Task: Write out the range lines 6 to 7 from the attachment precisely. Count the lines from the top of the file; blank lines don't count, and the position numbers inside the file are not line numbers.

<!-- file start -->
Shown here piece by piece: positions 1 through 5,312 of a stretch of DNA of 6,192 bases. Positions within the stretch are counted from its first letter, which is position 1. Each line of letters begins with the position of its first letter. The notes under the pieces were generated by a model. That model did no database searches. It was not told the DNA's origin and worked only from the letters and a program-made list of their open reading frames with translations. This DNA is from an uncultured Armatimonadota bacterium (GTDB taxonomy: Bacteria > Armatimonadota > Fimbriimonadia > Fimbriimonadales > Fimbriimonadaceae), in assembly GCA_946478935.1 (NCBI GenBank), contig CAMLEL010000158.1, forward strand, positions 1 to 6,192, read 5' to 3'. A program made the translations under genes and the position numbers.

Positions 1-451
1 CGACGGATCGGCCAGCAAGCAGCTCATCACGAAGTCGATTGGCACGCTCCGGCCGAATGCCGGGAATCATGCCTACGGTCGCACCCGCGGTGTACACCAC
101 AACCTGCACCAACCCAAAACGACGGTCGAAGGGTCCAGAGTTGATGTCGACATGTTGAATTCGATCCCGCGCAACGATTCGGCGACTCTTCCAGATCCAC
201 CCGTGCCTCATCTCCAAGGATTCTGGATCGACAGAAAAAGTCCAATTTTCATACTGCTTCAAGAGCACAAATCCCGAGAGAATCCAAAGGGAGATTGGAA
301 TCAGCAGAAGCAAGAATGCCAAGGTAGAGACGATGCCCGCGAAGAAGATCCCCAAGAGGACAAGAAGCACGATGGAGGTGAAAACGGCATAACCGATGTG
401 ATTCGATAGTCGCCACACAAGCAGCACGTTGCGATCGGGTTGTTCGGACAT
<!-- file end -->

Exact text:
301 TCAGCAGAAGCAAGAATGCCAAGGTAGAGACGATGCCCGCGAAGAAGATCCCCAAGAGGACAAGAAGCACGATGGAGGTGAAAACGGCATAACCGATGTG
401 ATTCGATAGTCGCCACACAAGCAGCACGTTGCGATCGGGTTGTTCGGACAT